My son, Eli, recently mastered the art of waving, and as when most children develop a new skill, he likes to show it off. All. Of. The. Time.
One of my favorite things to watch him do during this waving phase is close our double doors separating the dining room to the living room.
Every time, Eli slowly closes the doors and stops every few seconds to stick his hand between the crack and wave at whoever is on the other side, as if to say, “I’ll be going now … I’m leaving … Ok, bye … I said ‘bye!’”
I’m not sure where he learned that, because I sure didn’t teach him.
A few days ago, our family of four made a rare appearance at one of the local grocery stores to purchase some essentials. Yes, I used the term “rare” — when you have a 7-month-old daughter and a 19-month-old son, you’ll understand.
While strolling up and down the aisles, Eli has to wave at everything and everyone — he never meets a stranger. As my lovely wife, Kelly, loaded our cart with different items, I took a moment to watch him and the people’s reaction.
Eli waved at a young woman, and I could tell she saw him because she slightly grinned. But despite him waving at her for a solid 30 seconds, she never waved back.
He also waved at a big, tall gentleman, who some children may see as a little scary. He immediately smiled, waved back and said something to the effect of, “Hey, little man.”
One of the last times, he waved at an elderly woman, and I thought she was going to cry.
When Eli began to wave, she didn’t see at first. She was picking through the produce, determined to find the best apples. But when she finally noticed, the look in her eyes shifted from stress and anguish to overwhelming joy. Though she was wearing a mask, I could see a wide smile underneath. She stopped what she was doing and waved back. Then she walked up and called him, “cute” and “precious,” and commented on his blue eyes. She also commented on our sweet daughter, Opal.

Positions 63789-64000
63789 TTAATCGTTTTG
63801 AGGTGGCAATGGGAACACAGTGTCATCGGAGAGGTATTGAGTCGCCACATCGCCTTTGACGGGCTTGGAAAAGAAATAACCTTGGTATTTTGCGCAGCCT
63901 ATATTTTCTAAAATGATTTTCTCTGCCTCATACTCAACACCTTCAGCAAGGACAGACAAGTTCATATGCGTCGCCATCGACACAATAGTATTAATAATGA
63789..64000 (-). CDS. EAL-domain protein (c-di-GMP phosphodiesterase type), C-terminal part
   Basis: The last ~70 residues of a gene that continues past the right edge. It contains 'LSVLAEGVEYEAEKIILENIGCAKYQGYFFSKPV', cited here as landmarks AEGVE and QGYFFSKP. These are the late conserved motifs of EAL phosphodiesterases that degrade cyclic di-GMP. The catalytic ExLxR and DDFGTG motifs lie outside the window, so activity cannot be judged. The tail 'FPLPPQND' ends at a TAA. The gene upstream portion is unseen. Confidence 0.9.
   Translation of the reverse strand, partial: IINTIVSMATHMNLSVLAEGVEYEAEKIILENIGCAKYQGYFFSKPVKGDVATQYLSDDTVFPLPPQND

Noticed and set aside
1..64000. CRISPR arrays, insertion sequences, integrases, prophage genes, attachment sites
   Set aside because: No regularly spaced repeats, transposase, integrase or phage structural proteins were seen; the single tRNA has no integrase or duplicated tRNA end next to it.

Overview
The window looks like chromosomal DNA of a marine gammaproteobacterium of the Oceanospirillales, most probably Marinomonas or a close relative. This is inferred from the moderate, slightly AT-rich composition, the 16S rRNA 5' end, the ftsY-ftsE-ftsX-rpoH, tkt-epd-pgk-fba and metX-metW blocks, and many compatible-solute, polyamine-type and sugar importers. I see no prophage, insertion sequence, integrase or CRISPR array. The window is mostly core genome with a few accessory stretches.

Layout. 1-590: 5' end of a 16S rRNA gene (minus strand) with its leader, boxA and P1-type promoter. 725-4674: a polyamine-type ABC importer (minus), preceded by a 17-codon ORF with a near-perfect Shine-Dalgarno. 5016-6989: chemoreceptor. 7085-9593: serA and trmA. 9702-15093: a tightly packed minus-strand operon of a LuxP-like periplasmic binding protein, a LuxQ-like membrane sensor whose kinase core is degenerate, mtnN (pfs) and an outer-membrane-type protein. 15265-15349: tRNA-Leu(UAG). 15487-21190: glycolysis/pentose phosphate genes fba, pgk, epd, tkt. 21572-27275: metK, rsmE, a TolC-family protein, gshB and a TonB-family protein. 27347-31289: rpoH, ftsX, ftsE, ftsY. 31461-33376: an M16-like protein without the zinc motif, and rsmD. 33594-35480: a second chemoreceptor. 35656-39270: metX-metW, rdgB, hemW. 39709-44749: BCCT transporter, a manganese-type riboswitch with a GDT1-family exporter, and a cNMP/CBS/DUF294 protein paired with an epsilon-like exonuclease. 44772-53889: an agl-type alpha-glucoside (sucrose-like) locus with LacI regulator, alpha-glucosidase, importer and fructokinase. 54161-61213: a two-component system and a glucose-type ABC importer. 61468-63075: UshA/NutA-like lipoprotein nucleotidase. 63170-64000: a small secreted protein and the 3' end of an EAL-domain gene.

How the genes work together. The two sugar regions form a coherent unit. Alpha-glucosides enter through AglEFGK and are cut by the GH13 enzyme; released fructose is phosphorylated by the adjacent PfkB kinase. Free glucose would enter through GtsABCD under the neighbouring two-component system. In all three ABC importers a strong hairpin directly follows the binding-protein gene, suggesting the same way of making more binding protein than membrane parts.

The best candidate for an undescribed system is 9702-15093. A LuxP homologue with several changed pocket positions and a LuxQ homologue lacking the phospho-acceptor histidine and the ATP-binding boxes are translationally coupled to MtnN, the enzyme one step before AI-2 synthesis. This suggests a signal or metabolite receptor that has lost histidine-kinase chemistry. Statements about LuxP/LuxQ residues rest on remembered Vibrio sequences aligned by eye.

If I didn’t know any better, I’d say Eli’s simple, innocent gesture made this woman’s day. I know it made mine.
As a parent, it’s commonplace to teach your children different things, yet there are so many lessons they can teach us and remind us of.
In a time when our society is so divided and distraught over COVID-19 and politics, a heartfelt wave, “good morning” or “have a good day” can go a long way.
I wish we could all see the world through the kind eyes of a child again – eyes that see people, not black or white, Democrat or Republican.
During election time, we always hear about the red and/or blue waves coming. I’d rather see a bipartisan wave of kindness.
Would that solve every problem of the world? No. But it is the answer to the majority of them.
So to paraphrase something I heard someone say recently, in a world where we can be anything, let’s be kind.
Taylor Beck is the editor and publisher of The Covington News. He can be reached at email@example.com